Annual Review and Outlook - Maritime


By Mario O. Moreno

After reaching a record high in 2015, U.S. containerized imports are likely to stay on an upward track this year as housing market gains strengthen and import prices remain subdued.

By Geraldine Knatz

Out of necessity, ports are taking strategic steps to enhance their leverage, reduce risk and protect their market share. They’re doing this by entering into more collaborative relationships with partners that are often their strongest competitors.

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Softness in key parts of the global economy is producing cautious forecasts about U.S. containerized imports and exports in 2016. High retail inventory levels have cast a pall over imports. The strong dollar and weak overseas demand are putting a dent in exports.

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After bottlenecks and delays in 2014, it was tempting to greet the lack of congestion in ports across Asia in 2015 with relief, but the open berthing windows and “come right in” signs were, in fact, an indicator of falling demand.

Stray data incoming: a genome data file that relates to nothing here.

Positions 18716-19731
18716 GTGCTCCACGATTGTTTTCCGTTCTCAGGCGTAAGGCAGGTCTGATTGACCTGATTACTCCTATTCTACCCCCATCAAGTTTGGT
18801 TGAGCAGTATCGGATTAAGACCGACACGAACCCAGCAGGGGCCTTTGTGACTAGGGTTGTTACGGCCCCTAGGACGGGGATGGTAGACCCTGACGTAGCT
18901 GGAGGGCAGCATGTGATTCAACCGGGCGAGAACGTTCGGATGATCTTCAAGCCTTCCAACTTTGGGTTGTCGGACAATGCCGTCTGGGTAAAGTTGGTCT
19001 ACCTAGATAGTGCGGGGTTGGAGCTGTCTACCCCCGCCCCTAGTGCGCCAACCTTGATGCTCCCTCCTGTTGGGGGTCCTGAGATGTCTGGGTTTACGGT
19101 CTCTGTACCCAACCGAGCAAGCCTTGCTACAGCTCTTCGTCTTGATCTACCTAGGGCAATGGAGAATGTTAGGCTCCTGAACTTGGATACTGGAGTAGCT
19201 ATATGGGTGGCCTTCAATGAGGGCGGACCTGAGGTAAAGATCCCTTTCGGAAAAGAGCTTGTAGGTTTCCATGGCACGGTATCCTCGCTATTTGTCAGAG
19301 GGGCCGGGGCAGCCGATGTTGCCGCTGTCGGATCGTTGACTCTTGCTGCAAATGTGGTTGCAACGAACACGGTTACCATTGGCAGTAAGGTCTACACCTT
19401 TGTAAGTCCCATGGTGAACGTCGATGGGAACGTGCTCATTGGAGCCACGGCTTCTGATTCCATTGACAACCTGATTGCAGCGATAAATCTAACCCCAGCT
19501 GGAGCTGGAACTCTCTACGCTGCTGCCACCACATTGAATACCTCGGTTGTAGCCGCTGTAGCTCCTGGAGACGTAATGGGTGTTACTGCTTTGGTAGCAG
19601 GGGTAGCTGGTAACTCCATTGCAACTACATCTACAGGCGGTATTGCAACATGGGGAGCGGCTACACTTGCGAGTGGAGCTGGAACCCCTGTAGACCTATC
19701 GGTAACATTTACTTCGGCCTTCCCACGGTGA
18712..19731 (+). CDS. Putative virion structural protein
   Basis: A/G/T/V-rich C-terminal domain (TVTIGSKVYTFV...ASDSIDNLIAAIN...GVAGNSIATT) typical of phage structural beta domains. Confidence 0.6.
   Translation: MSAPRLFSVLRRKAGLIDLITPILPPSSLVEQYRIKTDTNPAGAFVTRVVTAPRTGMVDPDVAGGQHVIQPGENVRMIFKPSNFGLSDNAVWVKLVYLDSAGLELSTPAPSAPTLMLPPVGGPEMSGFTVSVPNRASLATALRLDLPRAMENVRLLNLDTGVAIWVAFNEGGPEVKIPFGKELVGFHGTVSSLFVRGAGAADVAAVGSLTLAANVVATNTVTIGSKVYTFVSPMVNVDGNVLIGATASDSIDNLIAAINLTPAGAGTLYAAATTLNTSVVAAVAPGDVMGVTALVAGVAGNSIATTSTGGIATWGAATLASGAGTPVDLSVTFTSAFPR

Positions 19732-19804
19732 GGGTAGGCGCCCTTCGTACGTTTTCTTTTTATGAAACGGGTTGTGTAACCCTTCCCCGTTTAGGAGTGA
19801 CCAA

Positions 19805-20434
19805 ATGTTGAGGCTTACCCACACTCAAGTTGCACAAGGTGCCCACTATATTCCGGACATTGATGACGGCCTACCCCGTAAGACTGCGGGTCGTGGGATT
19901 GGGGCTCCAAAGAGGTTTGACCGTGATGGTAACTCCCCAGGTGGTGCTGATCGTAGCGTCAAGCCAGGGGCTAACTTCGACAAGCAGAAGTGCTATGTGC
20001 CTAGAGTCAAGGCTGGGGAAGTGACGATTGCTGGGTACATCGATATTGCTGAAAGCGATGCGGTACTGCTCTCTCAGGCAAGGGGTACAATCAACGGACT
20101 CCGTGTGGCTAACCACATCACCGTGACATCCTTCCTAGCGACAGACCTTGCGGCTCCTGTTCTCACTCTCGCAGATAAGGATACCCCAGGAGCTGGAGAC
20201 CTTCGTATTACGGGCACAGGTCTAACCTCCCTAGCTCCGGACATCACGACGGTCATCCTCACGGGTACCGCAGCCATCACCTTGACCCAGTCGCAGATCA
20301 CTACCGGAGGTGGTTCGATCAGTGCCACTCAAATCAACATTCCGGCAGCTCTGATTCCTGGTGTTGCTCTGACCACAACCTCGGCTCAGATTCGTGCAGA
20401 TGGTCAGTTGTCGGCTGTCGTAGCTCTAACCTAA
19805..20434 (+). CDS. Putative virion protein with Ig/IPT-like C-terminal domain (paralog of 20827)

With two and possibly three mergers or acquisitions among container lines scheduled to occur this year, beneficial cargo owners are wondering how their supply chains will be impacted.
What changes can shippers expect from the larger Panama Canal locks? There’s no consensus. Though ocean carriers already are factoring the canal expansion into their routing plans, most analysts expect the changes to play out gradually over several years. Wild cards include trade demand, intermodal rail rates, canal toll levels, fuel prices, carrier mergers and acquisitions, and shifts in ocean carrier alliances.
U.S. ports and terminal operators are addressing congestion by building larger, modern facilities, some of which feature the latest in automation. They are extending terminal gate hours, testing innovative processes such as container dray-offs and peel-offs, and investing in land-side connectors.

ARO Commentaries

The coming year presents a perfect storm of economic, political and social pressures to keep ocean transportation rates at all-time lows, thus creating continued losses, increased capacity and looming consolidation for ocean vessel operating common carriers.
When looking ahead at what is expected to come about in the ocean shipping industry in 2016, an important question to ask is: Could the benefits of digitalization be worth $10 billion, $20 billion or more in savings?